Stream 1: Environment

No:
4q
Title
Keeping major urban estuaries, ports and harbours viable
Conveners
  • Kerry Trayler1, Steeg Hoeksema1, Frances D’Souza2, Beth Strain3, Chandra Salgado-Kent4, Glenn Hyndes5, Jaimie Potts6, Penelope Ajani7, Peter Scanes5
  • 1Department of Biodiversity Conservation and Attractions, Australia
  • 2Department of Water and Environmental Regulation, Australia
  • 3World Harbours Project, Australia
  • 4Curtin University, Australia
  • 5Edith Cowan University, Australia
  • 6NSW Office of Environment and Heritage, Australia
  • 7University of Technology Sydney, Australia
Abstract

Urban estuaries, ports and harbours are focal points for human social and economic activity, growth and expansion. These dynamic environments contain important natural assets that are vulnerable to a diverse range of threats, and management is challenged by multiple development opportunities, stakeholders and user groups. This mini symposium brings together multi-disciplinary global researchers and professionals to showcase their thinking, scientific developments and innovative ideas to the areas of:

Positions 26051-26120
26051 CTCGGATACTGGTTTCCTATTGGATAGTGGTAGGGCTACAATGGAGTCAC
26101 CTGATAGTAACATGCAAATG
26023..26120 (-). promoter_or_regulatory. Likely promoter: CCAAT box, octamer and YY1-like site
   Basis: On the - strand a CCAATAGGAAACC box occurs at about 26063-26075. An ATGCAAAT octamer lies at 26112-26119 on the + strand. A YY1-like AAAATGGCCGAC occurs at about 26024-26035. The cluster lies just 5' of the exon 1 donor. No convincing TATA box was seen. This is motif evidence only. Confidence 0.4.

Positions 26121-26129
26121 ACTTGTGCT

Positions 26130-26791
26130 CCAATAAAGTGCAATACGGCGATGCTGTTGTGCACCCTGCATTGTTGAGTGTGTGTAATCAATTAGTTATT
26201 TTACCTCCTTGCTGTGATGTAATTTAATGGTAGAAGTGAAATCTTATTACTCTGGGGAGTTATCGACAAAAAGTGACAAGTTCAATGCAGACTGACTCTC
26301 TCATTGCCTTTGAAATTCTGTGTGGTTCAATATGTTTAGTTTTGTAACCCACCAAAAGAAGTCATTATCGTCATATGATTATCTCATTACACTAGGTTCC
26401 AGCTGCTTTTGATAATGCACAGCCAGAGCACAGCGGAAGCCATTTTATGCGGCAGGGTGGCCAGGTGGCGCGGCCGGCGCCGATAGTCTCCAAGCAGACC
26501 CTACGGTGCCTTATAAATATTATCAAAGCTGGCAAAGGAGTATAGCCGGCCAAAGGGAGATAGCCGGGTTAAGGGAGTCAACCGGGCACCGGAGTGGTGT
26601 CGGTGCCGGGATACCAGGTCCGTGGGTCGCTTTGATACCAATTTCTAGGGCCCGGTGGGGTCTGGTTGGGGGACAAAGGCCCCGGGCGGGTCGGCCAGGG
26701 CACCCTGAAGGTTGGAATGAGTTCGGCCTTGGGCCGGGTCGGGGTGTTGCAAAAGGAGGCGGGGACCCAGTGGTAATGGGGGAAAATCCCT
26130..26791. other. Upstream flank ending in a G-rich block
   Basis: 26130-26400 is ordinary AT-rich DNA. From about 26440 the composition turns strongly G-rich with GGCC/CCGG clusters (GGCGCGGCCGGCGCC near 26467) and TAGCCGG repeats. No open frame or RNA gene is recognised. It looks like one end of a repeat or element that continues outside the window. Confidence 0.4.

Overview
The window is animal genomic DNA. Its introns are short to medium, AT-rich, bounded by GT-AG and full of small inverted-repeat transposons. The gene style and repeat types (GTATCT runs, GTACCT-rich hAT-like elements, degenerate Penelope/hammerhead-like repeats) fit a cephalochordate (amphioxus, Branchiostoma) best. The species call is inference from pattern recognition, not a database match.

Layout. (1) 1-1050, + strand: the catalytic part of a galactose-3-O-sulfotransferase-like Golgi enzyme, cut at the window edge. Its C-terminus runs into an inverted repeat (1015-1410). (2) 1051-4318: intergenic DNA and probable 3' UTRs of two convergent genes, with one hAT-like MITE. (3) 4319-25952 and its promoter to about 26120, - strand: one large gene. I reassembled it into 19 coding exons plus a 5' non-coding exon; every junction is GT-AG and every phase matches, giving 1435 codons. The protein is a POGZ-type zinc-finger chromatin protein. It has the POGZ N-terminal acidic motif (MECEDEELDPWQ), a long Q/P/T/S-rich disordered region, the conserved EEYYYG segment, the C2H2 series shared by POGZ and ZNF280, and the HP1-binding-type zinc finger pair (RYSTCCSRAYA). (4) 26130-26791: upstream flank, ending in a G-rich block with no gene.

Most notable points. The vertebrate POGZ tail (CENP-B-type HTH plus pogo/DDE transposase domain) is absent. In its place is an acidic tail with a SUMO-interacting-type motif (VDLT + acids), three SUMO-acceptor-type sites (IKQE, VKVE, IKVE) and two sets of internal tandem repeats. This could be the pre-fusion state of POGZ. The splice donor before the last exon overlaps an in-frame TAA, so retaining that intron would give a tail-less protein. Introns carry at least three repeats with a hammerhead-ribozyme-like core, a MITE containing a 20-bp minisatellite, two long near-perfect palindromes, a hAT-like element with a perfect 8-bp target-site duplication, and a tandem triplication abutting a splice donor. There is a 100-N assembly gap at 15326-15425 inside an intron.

Ecosystem Understanding

  • Shifting ecosystem dynamics and drivers of change
  • Ecosystem modelling
  • Sediment, water quality and biogeochemical recycling
  • Urban wildlife: dynamics and sustainability
  • Land-Waterway-Ocean: unravelling vital linkages;

Ecosystem Modification and Management

  • Ecosystem restoration and sustainable management
  • Ecological stoichiometry
  • Habitat enhancement - using natural and artificial means
  • Biosecurity - technology and management approaches;

Integrating Social and Economic Values

  • Quantifying socio-economic and environmental values and integration into management;
  • Integrating traditional-owner knowledge into urban waterways management
  • Managing multi-stakeholder and multi-use - challenges and approaches
  • Population and generational change – developing best practice opportunities in education and engagement. 
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Supporting Publications
Organised by
 
  • Elsevier
  • ECSA
Supported by
 
  • tourism